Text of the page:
CEM3340 – Perfect Stranger (Lunar Orbiter Program)
A first album for the shadowy electro act lands on Lunar Orbiter Program, brining with it a collection of tunes that burn through the harsher parts of the genre’s last 20-odd years without offering much new information to that which you might have gleaned from the two previous EPs. The blend of electro culled from the harder end of the spectrum, and run through a heavier lo-fi take on the basic sound than we usually hear in the genre, is immediately pleasing. As are CEM 3340’s grooves, many of which recall the likes of old-schoolers such as Posatronix and similar Detroit technobass heroes, as well as newer acts like Go Nuclear and Detroit’s Filthiest, in their floor shattering simplicity and movement. I’ve spoken before about the suspicion that the music is a little too perfect, a little too designed to push the buttons of old bastards like me, but I’ve mostly made my peace with that. When the tunes are as solid as this, who cares about anything other than the end result?
The breakbeat tracks here are every bit as grimy and thrilling as you would expect. Tunes like Shadow Of A Blond, and Story Of An Egyptian Man, are big hitters; thick bass and crunching beats; melodic touches serve to accent the pumping rhythms. It’s a template that works well throughout, even if it is occasionally a little short on true invention. This mix of new school methodology and old school kicks finds its peak on the relentlessly wriggling I Can’t Get Wrong where a low slung bass holds court and the razor-edged pads hold you at knife point.
When the album deviates from the breaks, it moves onto less certain ground. Jammin’ In The Dark, and Platform Discovery pitch themselves towards the more Body Music end of the proceedings and lack the fizzing energy which make the pure electro hitters so fine. Tormented Man struggles under a thick bass that isn’t nearly as precise as it needs to be for the task at hand, and the tune ends up orbiting the sand-blasted landscape of the sort of wonky, vageuely weird techno that flickered briefly in the 90s. Not a bad tune, just underwhelming compared to the high promise elsewhere in the album.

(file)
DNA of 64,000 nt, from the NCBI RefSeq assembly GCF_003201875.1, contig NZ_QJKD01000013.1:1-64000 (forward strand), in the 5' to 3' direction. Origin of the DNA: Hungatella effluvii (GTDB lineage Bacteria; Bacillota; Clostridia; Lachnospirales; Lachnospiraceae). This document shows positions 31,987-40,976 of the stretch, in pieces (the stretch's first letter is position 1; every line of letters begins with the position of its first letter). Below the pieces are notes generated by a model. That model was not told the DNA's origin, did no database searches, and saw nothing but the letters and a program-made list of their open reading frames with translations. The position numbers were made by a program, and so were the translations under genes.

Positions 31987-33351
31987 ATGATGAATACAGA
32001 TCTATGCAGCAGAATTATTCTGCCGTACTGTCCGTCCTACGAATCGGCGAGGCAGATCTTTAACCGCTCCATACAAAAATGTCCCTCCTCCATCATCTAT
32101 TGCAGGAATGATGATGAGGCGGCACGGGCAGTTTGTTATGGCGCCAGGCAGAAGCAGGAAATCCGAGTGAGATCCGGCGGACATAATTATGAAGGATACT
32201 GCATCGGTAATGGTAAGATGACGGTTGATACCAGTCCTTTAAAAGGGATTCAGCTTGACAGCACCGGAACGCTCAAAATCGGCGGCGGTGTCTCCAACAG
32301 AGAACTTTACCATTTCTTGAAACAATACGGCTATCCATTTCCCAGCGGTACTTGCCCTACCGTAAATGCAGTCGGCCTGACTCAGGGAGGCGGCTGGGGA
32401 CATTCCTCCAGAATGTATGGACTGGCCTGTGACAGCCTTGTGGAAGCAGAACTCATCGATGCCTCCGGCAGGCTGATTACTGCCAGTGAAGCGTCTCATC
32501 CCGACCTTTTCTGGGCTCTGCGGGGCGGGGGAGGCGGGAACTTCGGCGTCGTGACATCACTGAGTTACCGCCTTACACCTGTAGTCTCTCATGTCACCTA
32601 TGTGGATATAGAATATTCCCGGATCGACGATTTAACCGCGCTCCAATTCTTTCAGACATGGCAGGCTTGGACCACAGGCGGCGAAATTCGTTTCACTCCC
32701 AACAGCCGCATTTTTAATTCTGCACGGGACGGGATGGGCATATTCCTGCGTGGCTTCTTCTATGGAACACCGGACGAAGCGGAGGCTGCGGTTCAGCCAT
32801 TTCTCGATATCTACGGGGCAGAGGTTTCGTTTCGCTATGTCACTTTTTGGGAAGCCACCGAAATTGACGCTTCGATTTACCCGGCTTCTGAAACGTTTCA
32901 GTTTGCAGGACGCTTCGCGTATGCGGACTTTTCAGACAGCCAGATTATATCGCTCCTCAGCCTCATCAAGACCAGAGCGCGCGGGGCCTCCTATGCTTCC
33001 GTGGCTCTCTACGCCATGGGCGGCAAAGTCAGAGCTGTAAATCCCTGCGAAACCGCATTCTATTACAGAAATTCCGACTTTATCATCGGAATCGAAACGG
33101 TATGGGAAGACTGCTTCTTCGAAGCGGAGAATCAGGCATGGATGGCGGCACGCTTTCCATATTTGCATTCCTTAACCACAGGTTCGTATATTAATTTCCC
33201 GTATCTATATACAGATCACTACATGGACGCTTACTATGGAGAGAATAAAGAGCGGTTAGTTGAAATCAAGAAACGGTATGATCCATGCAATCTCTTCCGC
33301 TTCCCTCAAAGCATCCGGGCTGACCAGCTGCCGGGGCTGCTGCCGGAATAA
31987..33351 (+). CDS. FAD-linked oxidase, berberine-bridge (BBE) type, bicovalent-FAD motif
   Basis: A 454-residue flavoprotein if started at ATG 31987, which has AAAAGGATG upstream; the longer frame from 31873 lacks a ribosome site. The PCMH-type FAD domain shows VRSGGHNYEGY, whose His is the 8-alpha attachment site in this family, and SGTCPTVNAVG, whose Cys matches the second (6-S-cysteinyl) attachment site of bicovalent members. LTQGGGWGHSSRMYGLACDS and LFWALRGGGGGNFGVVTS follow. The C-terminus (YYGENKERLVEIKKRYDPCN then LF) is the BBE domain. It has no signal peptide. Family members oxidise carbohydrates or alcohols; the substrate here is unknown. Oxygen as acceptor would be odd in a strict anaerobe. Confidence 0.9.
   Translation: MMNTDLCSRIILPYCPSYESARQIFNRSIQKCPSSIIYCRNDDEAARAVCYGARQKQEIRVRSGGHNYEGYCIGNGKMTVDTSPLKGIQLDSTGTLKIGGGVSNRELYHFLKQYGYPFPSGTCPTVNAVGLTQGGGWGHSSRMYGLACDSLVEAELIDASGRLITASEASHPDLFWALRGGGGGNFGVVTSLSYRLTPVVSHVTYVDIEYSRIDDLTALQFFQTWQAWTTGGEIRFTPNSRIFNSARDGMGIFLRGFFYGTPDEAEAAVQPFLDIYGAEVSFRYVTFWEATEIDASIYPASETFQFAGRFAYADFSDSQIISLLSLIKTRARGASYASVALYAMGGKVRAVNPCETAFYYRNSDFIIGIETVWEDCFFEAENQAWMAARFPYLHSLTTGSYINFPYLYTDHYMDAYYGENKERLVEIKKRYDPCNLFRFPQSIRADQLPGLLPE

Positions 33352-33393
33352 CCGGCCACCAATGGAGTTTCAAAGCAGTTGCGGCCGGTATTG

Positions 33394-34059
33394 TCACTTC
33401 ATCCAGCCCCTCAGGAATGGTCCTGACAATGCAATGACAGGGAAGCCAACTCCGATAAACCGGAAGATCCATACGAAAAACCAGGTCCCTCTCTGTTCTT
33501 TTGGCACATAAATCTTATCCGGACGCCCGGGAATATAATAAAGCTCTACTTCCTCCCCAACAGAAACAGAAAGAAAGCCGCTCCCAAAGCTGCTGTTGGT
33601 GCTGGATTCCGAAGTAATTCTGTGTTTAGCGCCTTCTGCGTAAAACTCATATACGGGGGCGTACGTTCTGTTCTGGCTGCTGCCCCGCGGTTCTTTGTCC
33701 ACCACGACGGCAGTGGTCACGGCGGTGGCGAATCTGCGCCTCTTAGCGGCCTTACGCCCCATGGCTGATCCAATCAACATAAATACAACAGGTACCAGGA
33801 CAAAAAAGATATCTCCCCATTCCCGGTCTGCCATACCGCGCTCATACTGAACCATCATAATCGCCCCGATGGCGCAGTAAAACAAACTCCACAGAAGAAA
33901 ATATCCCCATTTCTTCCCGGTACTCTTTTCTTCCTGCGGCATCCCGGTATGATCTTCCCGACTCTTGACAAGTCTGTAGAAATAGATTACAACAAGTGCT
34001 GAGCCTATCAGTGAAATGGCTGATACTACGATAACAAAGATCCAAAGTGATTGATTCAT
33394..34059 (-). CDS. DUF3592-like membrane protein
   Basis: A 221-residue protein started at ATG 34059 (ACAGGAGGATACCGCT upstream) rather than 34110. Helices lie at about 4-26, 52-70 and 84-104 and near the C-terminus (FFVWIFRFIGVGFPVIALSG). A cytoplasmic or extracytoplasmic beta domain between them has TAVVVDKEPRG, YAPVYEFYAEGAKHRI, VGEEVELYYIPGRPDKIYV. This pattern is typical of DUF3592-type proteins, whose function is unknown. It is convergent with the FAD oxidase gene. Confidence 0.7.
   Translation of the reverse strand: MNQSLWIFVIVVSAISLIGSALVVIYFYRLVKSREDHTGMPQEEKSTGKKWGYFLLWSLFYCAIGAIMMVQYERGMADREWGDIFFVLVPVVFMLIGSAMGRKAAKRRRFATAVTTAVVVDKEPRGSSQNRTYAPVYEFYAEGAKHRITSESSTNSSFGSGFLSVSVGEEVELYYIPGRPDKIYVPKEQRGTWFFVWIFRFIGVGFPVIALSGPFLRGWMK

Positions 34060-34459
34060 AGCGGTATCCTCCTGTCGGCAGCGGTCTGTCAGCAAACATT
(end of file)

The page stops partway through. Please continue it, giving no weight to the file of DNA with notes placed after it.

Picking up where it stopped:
Dead Sound – This Is Human (Null+Void Recordings)
Dead Sound’s previous work has mostly been found in the world of harder techno, and scattered across a host of like-minded labels such as Perc Trax, Gynoid, and DSNT, but this first release on Null+Void reveals a far more rounded and looser sound. While it’s interesting to see what established electro acts take from elsewhere, we don’t really tend to talk about what other genres take from us; This Is Human provides some interesting insights to that conversation.
Of course, it’s not all electro, and the one straight-up techno piece, title track This Is Human is a fine, borderline-sleazy knockabout replete with a frayed, gurning, vibe which lollops pleasingly in subterranean shadows. Neither builder nor peaktime, it simply bounces back and forth, happy just to entertain itself. It’s a lot of fun, and there seems to be less and less tunes we can say that about these days.
From the point of view of our usual geekiness, though, it’s the other tracks which offer something closer to home. First Line is both the most serious and the most evocative. Perhaps it’s the way it skirts around the edge of a loose take on IDM, but it feels like a gateway rather than the journey itself. Having said that, there is something about its slow build and it’s retrained box of sounds and tricks which emphasises a particularly anxious tautness that manages to both energise the track and pick up the slack left by the underweight beats.
I Want You feels at first as if it should be flickering around the same neighbourhood as First Line, but instead it pulls at loose threads of classic electro and weaves them into new fabrics with which to dress up a tight, noirish, mover. This is a great tune, sounding as it does like the theme from some bleak Scandinavian thriller about murderous shenanigans set against a high-tech back story. Luckily, it doesn’t overdo the vibe, and locks it all down with some fine, very low slung grooves. Fair, finally, goes for broke, dragging in something of This Is Human’s joyful wobble with a rolling breakbeat and coming out at the daylight end with a smile on its huge, daft face. And, like the rest of the EP, what it might lack in a bona fide stand out moment, it makes up for with simple and effective funk.